Large project causes concerns in Sydney
The Western Harbour Tunnel and Beaches Link project will have a great impact on local environment during construction, reveals The Sydney Morning Herald and The ABClast weekend. In addition to the impact from a dozen construction sites, there are also concerns about contaminated sediments, high volume of truck movements in parks and recreation areas and risk to threatened species.
The Western Harbour Tunnel will connect to WestConnex at the Rozelle Interchange, cross under Sydney Harbour between the Birchgrove and Waverton areas and connect with the Warringah Freeway at North Sydney. Beaches Link is a tunnel which will connect to the Warringah Freeway, cross under Middle Harbour connecting with the Burnt Bridge Creek Deviation at Balgowlah and the Wakehurst Parkway. The project will also offer new connectivity with links to the Lane Cove Tunnel and M2 Motorway via a Gore Hill Freeway Connection.
The main reason for the new infrastructure investments in Sydney is the increasing traffic. Every year, congestion costs the economy $5 billion and this is forecast to increase to $8 billion a year by 2020 if nothing is done. The Sydney Harbour Bridge is Australia’s busiest road, carrying 165,000 vehicles every weekday. The bridge is vulnerable for incidents and breakdowns, and a major incident can delay traffic for over three hours and cause severe backlogs. The Spit Bridge is a four lane opening bridge in The Middle Harbour, and there are long road queues whenever the bridge opens for maritime traffic. Travel times on alternative roads around the bridge and Mosman in the morning peak can be as slow as 12 km/h. The project will improve traffic and reduce travel time by 40 - 45 minutes in several transport corridors in Sydney, and is of great importance for the future traffic situation in Sydney.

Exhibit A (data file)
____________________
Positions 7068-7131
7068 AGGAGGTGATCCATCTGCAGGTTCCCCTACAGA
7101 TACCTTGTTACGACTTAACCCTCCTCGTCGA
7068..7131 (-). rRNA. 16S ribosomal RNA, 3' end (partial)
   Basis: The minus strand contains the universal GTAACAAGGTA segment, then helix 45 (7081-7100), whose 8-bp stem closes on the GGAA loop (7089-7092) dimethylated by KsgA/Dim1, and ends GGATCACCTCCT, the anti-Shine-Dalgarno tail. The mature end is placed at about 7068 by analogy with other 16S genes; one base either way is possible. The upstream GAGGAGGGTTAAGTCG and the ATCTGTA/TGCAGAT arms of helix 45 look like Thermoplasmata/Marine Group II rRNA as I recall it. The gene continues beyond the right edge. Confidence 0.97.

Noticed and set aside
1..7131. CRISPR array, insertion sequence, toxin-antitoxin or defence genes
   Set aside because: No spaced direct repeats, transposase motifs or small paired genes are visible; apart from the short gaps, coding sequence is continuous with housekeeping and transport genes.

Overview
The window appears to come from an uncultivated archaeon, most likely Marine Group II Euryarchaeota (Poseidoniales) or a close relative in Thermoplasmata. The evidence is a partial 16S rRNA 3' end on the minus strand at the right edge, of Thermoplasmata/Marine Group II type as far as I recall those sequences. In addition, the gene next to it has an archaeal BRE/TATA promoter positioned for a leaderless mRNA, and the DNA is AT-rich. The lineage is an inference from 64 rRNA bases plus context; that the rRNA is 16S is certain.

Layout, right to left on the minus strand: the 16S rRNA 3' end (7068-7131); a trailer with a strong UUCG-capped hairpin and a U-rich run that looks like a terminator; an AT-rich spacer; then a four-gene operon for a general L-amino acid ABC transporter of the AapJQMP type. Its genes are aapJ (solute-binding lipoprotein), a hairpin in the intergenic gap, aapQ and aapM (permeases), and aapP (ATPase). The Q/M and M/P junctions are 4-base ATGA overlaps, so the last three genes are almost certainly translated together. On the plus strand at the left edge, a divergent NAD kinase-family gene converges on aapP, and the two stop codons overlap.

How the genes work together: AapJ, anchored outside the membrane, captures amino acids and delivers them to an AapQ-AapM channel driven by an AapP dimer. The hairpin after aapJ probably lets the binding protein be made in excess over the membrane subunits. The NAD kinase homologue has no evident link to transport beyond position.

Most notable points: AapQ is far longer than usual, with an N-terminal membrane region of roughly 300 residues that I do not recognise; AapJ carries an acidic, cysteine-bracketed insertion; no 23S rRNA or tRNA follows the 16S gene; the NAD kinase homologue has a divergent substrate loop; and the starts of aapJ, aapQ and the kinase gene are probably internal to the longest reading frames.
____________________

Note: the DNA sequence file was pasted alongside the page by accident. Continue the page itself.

The latest concerns in the community is the great impact the project will have on local environment during construction. The project might require the disposal of more than 500,000 cubic metres of contaminated sediment in the White Bay in Sydney's inner west and parks on the north shore, alone. In addition to the impact from a dozen other construction sites, most of the parks in some areas will be subject to a high volume of truck movements each day. Reports also warns that sediment from the harbour bed can contain a raft of contaminants ranging from dioxins to heavy metals and pesticides. The project also poses a risk to more than 70 threatened species, such as turtles and little penguins, says The Sydney Morning Herald. The Sydney project is not just large in the context of a large new complex road network, but represent also major challenges in planning and due to construction.
The design phase began in April 2017 and is scheduled to be completed by mid-2018. The 14-kilometre 2-tube tunnel connecting Sydney’s inner west to the northern beaches could cost as much as $14 billion, $1 billion pr. kilometre.